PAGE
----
Monday, May 01, 2006

A Fixed Date for British Easter?

There was an interesting editorial (or as they call it across the pond, a "leader") in today's Guardian extolling the virtues of the May Day holiday. It's one of eight public holidays enjoyed by workers in the UK, and the Guardian laments the fact that there aren't more. While this complaint will likely sound like whining to most Americans, who are notoriously overworked, I agree that we could all use more vacation. However, I found part of the editorial a bit strange:
"... Because this year the May Day holiday actually falls on May 1 - many of us will be only too aware that it is a mere two weeks since the last one on Easter Monday. With so few public holidays to go round, surely we could arrange things rather better, as well as more generously, than this?... The real issue in any attempt to tidy up the spring public holidays is not whether May Day should be a holiday but agreement on a fixed Easter. It is nearly 80 years since parliament passed an Easter Act (still in force), which allowed the church a veto over any purely secular attempt to anchor Easter more sensibly on the last weekend in March or the first in April. But do not hold your breath while this happens. Even progressive church elders recoil from a unilaterally fixed British Easter."

How annoying that Easter (and Passover, for that matter) doesn't have a fixed place on the calendar, and that the Church of England refuses to accommodate itself to the vacation needs of the British people!! Doesn't the Church realize that "British Easter", whatever its origin in ancient religious tradition, is not really about worship - it's about a three-day weekend of travel and relaxation! Clearly, the time has come for a new Easter Act that's more in tune with the modern age (after all, it's been 80 years since the last one).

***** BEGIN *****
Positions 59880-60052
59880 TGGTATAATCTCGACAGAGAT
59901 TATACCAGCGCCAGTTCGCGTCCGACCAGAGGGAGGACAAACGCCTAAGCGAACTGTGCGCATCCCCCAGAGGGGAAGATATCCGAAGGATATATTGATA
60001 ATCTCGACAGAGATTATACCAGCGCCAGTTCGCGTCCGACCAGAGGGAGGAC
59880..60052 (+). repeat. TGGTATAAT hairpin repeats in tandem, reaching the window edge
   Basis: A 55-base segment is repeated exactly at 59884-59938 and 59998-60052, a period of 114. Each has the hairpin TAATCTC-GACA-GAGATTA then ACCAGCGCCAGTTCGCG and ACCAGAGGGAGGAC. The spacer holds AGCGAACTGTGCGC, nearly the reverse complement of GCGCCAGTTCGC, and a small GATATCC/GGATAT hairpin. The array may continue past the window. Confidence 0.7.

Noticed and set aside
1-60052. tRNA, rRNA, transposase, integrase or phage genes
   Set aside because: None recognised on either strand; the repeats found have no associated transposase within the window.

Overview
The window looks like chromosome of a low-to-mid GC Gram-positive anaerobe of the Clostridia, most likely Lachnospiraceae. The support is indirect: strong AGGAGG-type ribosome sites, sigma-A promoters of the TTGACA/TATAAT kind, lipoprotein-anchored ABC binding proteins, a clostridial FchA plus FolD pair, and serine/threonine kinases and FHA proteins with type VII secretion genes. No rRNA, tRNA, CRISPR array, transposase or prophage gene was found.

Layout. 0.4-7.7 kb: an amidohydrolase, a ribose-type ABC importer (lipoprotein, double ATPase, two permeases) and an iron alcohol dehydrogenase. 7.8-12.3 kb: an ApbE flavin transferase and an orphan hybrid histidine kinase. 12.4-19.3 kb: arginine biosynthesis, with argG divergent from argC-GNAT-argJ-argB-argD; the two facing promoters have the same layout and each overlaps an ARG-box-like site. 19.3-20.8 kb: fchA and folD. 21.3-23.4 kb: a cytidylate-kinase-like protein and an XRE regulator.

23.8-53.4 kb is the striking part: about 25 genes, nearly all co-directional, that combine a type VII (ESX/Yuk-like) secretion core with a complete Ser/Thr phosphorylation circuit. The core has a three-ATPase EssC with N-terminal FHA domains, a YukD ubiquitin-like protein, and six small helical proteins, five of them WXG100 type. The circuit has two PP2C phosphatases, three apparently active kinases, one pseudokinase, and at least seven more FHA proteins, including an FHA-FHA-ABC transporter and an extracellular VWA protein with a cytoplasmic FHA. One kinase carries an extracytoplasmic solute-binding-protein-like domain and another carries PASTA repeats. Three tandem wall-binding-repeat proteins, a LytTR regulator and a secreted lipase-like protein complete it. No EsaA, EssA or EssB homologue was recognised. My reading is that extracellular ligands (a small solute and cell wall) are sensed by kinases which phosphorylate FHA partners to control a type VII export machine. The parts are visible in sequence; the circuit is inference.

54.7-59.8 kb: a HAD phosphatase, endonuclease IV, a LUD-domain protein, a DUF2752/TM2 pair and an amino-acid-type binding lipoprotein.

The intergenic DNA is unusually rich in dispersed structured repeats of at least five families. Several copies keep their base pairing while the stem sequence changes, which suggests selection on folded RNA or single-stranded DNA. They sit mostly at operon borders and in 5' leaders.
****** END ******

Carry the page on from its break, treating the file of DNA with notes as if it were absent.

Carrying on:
To my American ears, this all sounds quite ridiculous. Does Parliament really think they have the authority to set a date for Easter? And if they did succeed in passing a revised Easter Act, would members of the Church of England be required to celebrate Easter on a different day than Episcopalians in America or Australia? Or is "British Easter" something different that "Christian Easter"? Regardless, even the Guardian acknowledges that their scheme has little chance of success:
"Even if the western churches could agree [on a fixed date for Easter], there is still the problem of the separate orthodox Easter to overcome. And it is unlikely that a festival so intimately linked to the Jewish Passover can ever be fixed more conveniently. Much better to enjoy the current jumble and press politicians for extra public holidays in midsummer and mid-autumn."

With regards to that last remark, they offer a few suggestions: "Trafalgar Day, Guy Fawkes, or even Margaret Thatcher's birthday." Considering the Guardian's politics, they must be really desperate for more vacation if they're willing to make Thatcher's birthday a holiday!

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